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Immigration attorney will preach on worship and immigration

Oct 31, 2008

Immigration attorney and minister to preach first sermon of seven-part series on worship and global issues

At the close of the 20th century, the Christian church was struggling with a multitude of issues ranging from multiculturalism to environmentalism. In the 21st century the conversations continue as churches consider ways in which to educate their members about global issues and to help them connect their experience of these issues to their worship of God. Pastoral leaders, themselves, must develop a theological awareness of how to relate what happens outside the church walls to what happens in worship individually and communally.

The Worship Resource Center at Louisville Seminary, supported by a Worship Renewal Grant from the Calvin Institute of Christian Worship and directed by Louisville Seminary Professor Claudio Carvalhaes, will offer a seven part sermon series spread over two academic semesters that will explore the relationship between worship and immigration, persons with disabilities, African Americans, women, children, mission, and technology. Guest preachers and worship leaders will help shape each service that will be followed by a luncheon during which the worshippers may engage the preacher in continued conversation.

On Thursday, November 6, Julia Thorne will lead a worship service focused on worship and immigration. Thorne is the manager for Immigration Issues for the Presbyterian Church (USA) in Louisville, Ky. She serves as a resource and adviser for presbyteries and churches regarding immigration law and other immigration issues by working with Presbyterian and interfaith partners on immigration education and advocacy for the reform of current immigration policies, procedures, and laws in accordance with General Assembly policy. She is the only immigration attorney on the General Assembly staff, and one of a few among other national denominations.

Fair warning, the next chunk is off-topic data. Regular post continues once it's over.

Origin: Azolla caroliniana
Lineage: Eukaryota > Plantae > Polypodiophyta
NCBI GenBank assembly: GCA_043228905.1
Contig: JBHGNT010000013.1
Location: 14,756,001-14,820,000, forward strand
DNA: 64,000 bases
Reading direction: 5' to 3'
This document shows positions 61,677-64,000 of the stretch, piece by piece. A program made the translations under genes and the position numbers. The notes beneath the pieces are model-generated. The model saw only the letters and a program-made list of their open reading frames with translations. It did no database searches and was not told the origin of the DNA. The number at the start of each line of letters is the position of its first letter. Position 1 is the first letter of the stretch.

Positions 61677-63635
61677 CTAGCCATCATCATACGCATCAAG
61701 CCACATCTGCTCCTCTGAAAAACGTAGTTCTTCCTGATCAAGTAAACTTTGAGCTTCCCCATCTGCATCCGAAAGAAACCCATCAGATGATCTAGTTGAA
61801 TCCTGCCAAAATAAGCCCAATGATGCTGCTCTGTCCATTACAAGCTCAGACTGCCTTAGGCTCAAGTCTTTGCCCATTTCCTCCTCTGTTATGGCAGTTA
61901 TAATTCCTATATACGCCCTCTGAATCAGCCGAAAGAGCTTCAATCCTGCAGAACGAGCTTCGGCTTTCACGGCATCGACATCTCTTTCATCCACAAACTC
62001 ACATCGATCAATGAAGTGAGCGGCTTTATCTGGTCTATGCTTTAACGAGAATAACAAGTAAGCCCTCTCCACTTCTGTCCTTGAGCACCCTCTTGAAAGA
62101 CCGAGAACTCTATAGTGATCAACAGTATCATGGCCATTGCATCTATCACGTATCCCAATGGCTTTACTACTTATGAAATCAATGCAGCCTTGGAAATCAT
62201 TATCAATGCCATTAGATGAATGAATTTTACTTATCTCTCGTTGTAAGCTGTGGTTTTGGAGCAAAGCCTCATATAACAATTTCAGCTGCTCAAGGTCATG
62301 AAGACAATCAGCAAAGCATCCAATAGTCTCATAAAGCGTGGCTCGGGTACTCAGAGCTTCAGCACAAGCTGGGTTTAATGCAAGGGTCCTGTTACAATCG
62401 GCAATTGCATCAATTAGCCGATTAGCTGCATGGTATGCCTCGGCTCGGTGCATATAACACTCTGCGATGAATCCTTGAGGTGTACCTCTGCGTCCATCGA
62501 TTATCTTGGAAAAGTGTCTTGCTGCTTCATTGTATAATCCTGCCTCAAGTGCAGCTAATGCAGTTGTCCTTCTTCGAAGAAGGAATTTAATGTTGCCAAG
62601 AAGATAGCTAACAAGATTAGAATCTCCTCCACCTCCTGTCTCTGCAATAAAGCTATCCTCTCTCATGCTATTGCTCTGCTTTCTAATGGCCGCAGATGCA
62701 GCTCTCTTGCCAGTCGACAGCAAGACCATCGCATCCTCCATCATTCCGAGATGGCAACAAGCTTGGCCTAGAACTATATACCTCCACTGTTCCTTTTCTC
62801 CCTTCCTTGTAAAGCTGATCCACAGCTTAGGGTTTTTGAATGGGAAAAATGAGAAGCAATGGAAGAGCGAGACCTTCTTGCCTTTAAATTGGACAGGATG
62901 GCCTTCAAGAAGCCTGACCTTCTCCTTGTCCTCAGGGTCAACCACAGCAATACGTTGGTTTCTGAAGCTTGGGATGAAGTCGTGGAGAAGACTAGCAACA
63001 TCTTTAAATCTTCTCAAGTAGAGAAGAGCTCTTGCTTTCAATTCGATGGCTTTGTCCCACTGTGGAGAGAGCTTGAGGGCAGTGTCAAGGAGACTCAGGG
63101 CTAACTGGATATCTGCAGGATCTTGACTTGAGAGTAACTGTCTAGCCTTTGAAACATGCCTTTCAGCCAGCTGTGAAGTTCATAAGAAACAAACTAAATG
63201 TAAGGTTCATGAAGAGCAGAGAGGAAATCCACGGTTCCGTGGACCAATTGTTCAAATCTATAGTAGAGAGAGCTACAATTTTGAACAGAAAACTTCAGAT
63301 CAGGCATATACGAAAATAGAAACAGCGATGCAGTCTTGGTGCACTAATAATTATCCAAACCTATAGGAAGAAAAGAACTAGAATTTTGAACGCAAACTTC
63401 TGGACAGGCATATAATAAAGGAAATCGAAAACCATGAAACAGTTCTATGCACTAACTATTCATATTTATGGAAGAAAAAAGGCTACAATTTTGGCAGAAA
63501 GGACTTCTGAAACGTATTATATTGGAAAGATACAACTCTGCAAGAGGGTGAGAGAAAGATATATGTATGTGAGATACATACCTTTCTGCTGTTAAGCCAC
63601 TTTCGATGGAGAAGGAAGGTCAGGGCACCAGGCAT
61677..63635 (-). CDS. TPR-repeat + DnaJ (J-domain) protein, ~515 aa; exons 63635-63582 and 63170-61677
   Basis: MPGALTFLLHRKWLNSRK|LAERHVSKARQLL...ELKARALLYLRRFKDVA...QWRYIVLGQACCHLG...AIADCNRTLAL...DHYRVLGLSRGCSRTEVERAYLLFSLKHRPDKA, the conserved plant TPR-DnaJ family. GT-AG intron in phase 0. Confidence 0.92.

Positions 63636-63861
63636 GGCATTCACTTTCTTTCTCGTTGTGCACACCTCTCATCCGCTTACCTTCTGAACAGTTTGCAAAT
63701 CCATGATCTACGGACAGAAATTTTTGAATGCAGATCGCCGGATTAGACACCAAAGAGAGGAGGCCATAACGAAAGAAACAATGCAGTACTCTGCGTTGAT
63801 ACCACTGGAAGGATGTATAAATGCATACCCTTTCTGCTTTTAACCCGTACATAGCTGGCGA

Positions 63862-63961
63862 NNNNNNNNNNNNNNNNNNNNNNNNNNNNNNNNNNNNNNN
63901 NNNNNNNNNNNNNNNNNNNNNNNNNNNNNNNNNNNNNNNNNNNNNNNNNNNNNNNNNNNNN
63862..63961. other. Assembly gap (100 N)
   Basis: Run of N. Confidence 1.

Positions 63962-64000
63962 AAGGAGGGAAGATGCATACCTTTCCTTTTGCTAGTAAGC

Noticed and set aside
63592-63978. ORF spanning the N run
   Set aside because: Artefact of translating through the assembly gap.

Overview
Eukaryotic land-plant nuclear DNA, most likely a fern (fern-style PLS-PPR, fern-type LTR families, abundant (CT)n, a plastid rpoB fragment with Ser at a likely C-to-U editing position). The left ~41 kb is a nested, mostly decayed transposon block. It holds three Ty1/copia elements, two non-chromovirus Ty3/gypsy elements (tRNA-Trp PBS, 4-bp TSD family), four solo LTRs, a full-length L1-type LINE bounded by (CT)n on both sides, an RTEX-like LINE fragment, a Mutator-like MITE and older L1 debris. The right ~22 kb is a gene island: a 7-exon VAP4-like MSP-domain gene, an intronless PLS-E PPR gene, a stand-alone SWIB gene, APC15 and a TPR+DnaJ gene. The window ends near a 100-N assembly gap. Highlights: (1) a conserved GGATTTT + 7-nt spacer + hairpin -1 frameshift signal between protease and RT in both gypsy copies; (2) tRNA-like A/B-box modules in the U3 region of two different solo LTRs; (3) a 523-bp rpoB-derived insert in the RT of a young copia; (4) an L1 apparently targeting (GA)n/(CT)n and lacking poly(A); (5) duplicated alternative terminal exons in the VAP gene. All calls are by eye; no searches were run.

Thorne believes immigration is one of the most important issues facing the church today. At the 2008 New Immigrant Ministries Convocation, held Sept. 16 at the Presbyterian Church (USA) Center, Thorne said survival of the Presbyterian denomination will depend upon an outreach to immigrant communities in the U.S. “In 30 years, the U.S. is going to be minority Caucasian,” she explained, “but the Presbyterian Church (USA) is 90 percent Caucasian — unless something changes, we’re dying.” At Louisville Seminary, Thorn will share her message with men and women who are preparing for ministry as pastors, chaplains, pastoral counselors, teachers, denominational and agency leaders for an ever-changing, diverse world.

This service will be held at 10:10 a.m. in the Frank H. Caldwell Chapel at Louisville Seminary, and it is also open to the public.

Louisville Seminary was awarded a $20,000 Worship Renewal Grant from the Calvin Institute of Christian Worship, Grand Rapids, Michigan, with funds provided by Lilly Endowment Inc., to help the Seminary renew its commitment to worship and utilize Caldwell Chapel in more expanded and diverse ways. Carvalhaes is directing the grant project, working with a student chapel coordinator and several students, who serve as part of the Chapel Ministers Team.

For more information about this sermon series, please contact Josh Robinson (chapel@lpts.edu) 502.992-9337. For information about the Presbyterian Church (USA) and immigration, please visit www.pcusa.org/immigration.

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